Having the ability to build off a story, be it through a crossover or continuing it with a sequel, is exciting. While some stories have a definite end, others are more open. A story that I would really like to return to one I did about a girl named Adelaide (just realized I used that name in a different story, too) who had run away from home. I had written that story in two installments, but left it hanging and I think that I could find a way to connect that with another one of my stories if I found the right one. I am on the hunt for it now.
Last year, we had the prompt “cicadas.” I would not expect the story I am proudest of to spring from a creature that makes such an annoying sound, but it did, nonetheless. “Cicadas: Screaming into a Wind Tunnel” is about a girl named Solana going to see the cicadas with her boyfriend, Miah, who is obsessed with them—with a twist thrown in.
It’s a relatively simple setup, nothing too complex, but it required that I put much more effort into pacing than I normally do. I had to have the patience to not drop too many hints and rush to the reveal.
In that build up, I got to write some of my favorite descriptions I had, while making sure to infuse as much emotion into as I could, so when the reveal happened, the reader would feel the impact of it. I don’t know how successful I was in this, but I do know I was happy with how it turned out.
Side note: I learned a lot about cicadas in researching for the story, and they really are quite the interesting creatures!
Oh, definitely. When I look at stories back from when I first started writing more seriously, I am embarrassed. At the time, I thought they were great and for sure publishing material. Since then, I have done a lot more writing and learned a lot more, and while I may not still be publishing material, I do know that it is best if no one sees those stories. Ever.
I can think of a few stories from two, three years back, too, that although aren’t terribly written, are trite and too saccharine for my taste now. I like a happy ending as much as anyone—and I still write those—but I’ve moved further away from trying to resolve everything and wrap it up in a nice little bow—a pattern I was able to recognize when writing for The Prompt.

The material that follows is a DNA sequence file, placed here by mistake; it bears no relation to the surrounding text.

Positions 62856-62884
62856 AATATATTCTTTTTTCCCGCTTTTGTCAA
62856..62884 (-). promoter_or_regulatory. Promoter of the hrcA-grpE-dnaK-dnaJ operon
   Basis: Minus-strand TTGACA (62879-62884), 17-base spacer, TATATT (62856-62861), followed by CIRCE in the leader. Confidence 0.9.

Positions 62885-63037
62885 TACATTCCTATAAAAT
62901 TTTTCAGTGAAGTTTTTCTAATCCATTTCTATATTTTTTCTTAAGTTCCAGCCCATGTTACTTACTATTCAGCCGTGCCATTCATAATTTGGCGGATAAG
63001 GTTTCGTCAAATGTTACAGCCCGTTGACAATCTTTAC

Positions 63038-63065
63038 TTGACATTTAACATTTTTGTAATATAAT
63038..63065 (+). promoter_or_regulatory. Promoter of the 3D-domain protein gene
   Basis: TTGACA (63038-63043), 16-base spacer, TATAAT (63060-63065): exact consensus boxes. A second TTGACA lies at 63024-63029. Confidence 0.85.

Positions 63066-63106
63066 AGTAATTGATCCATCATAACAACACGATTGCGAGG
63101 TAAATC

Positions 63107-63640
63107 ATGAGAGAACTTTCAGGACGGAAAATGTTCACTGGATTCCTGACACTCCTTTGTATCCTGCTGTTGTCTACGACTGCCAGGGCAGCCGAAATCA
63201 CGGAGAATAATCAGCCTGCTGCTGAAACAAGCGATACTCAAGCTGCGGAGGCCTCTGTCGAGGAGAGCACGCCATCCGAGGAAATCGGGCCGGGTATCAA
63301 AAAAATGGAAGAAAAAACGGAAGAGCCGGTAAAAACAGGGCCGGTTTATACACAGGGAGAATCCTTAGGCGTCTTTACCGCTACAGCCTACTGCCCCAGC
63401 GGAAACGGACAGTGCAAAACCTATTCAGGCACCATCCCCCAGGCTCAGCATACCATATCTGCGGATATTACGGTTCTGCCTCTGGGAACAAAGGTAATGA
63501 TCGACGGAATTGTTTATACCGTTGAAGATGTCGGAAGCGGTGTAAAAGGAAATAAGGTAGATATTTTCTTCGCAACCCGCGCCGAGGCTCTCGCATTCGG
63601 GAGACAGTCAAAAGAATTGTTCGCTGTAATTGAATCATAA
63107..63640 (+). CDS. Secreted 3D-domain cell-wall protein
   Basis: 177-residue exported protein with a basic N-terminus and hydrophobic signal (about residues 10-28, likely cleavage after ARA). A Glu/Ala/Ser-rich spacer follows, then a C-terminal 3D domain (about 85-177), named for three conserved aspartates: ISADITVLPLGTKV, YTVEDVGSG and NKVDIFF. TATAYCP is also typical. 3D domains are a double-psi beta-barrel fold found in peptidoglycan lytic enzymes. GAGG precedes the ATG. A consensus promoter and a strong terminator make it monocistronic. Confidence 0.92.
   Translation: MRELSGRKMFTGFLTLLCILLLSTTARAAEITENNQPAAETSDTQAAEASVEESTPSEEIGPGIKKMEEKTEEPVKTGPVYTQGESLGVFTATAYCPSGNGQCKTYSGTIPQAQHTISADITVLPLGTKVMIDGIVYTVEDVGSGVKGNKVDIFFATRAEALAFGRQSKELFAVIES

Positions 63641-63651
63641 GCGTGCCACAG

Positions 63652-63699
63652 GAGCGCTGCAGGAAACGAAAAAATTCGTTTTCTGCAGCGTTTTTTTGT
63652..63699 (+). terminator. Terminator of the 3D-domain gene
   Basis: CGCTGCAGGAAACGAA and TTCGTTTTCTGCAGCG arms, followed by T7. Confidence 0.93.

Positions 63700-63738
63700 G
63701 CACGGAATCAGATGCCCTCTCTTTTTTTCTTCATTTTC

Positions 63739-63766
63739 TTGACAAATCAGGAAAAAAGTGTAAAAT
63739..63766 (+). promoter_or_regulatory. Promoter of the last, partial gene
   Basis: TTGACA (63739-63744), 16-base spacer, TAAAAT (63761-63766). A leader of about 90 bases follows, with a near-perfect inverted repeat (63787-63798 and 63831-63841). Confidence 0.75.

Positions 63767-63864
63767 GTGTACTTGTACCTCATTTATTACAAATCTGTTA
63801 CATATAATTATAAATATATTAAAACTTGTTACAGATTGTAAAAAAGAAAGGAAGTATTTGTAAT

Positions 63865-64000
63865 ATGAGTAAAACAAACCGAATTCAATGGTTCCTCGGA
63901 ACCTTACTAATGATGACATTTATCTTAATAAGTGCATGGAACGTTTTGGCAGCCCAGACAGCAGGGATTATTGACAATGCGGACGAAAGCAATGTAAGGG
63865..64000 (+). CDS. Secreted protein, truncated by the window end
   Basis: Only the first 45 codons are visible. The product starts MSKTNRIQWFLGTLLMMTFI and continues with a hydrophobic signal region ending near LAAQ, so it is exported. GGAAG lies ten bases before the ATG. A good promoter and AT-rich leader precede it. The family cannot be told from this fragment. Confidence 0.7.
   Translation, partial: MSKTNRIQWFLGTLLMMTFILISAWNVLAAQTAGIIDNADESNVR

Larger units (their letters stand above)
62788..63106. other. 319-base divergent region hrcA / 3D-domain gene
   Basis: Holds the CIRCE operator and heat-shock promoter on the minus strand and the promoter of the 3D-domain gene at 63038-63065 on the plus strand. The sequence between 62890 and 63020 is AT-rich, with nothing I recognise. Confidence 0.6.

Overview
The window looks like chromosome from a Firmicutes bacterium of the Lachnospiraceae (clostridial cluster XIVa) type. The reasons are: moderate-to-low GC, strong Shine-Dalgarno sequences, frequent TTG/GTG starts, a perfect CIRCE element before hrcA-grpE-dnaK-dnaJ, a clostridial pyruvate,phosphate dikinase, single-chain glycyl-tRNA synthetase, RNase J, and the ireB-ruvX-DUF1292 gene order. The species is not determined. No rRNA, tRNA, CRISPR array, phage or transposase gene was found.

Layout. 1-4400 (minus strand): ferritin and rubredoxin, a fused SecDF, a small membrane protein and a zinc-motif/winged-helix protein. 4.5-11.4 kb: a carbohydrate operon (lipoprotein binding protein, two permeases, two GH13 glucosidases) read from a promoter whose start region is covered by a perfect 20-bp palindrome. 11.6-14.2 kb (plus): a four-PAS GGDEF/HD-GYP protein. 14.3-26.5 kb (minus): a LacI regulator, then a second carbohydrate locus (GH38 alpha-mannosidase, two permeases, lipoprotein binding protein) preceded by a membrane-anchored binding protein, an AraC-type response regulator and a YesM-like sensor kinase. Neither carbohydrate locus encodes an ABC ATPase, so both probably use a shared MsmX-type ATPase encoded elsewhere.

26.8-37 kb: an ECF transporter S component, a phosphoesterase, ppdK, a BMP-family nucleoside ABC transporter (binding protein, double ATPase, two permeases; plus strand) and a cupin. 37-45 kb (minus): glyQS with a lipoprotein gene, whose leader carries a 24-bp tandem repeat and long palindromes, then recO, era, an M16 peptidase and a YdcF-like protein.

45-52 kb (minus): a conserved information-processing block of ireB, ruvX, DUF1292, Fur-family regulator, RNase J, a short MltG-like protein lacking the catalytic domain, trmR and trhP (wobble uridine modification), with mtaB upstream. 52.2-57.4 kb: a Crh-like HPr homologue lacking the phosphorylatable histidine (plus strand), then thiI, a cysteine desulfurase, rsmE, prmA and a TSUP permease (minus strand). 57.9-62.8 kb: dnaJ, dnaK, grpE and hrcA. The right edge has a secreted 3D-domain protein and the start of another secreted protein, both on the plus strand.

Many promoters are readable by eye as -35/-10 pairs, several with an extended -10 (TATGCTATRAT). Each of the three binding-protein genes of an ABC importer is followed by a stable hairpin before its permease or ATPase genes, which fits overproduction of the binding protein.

There’s plenty of other emotions to dive into other than happiness, and with them comes the ability to create a powerful story, and I find that just as interesting if not more.
There’s a quote by John Green I really like: “Writing, or at least good writing, is an outgrowth of that urge to use language to communicate complex ideas and experiences between people. And that’s true whether you’re reading Shakespeare or bad vampire fiction—reading is always an act of empathy. It’s always an imagining of what it’s like to be someone else.”
It encapsulates one of the things I find most enjoyable—and fascinating—about writing and reading. When you sit down to write a story, you can take all the traits you don’t like about someone and put them in a character. But you then have to put yourself in the shoes of that character and figure out why they are the way they are so you can explain it to the reader and make them human. Not only does it make you more understanding of others, I think, but also of yourself.
When I am going through something, sitting down to write helps me to work through it, sometimes in ways I don’t expect. In the words of Hamilton, “I write my way out.” The same goes for reading. When I’ve felt completely alone in the world and picked up a book, I always found a character I could relate to on some level, too, and knew that somewhere in the human experience was someone like me.
This ability we have as people, to create worlds we’ve never seen and imagine ourselves in them, it’s awe inspiring.
Come back again soon and see who Sarah tags as we continue our series, TAG! You’re It.